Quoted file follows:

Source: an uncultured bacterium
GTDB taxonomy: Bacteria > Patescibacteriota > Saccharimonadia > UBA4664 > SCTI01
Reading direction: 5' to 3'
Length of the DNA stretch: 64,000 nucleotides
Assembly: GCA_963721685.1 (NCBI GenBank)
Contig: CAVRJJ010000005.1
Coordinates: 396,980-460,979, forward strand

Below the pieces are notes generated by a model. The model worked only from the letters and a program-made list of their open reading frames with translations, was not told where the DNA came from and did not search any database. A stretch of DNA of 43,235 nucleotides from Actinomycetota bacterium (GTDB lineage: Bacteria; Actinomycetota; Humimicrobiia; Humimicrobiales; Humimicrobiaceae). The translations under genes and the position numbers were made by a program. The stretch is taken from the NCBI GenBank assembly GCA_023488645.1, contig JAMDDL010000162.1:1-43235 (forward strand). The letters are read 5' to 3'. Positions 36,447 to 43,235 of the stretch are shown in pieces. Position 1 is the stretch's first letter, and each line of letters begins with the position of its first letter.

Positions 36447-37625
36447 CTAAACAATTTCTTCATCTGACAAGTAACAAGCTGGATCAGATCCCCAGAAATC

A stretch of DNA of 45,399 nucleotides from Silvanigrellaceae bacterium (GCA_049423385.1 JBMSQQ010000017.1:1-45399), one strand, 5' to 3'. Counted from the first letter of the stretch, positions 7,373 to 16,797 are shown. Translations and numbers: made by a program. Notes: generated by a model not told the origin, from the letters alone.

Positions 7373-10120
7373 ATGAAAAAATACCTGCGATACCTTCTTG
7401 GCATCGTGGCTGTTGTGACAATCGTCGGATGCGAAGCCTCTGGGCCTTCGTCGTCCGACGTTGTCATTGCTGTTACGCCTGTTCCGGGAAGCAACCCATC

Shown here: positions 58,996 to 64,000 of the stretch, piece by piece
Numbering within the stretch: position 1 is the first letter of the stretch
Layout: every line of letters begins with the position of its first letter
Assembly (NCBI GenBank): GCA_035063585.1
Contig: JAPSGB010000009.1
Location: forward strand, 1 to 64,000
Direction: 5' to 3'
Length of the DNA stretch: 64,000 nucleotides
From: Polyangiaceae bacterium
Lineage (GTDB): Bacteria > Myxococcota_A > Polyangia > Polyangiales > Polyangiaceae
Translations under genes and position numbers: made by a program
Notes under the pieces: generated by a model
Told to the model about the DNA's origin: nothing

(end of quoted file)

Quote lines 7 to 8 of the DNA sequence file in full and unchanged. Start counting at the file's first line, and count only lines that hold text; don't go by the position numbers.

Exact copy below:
Coordinates: 396,980-460,979, forward strand

Below the pieces are notes generated by a model. The model worked only from the letters and a program-made list of their open reading frames with translations, was not told where the DNA came from and did not search any database. A stretch of DNA of 43,235 nucleotides from Actinomycetota bacterium (GTDB lineage: Bacteria; Actinomycetota; Humimicrobiia; Humimicrobiales; Humimicrobiaceae). The translations under genes and the position numbers were made by a program. The stretch is taken from the NCBI GenBank assembly GCA_023488645.1, contig JAMDDL010000162.1:1-43235 (forward strand). The letters are read 5' to 3'. Positions 36,447 to 43,235 of the stretch are shown in pieces. Position 1 is the stretch's first letter, and each line of letters begins with the position of its first letter.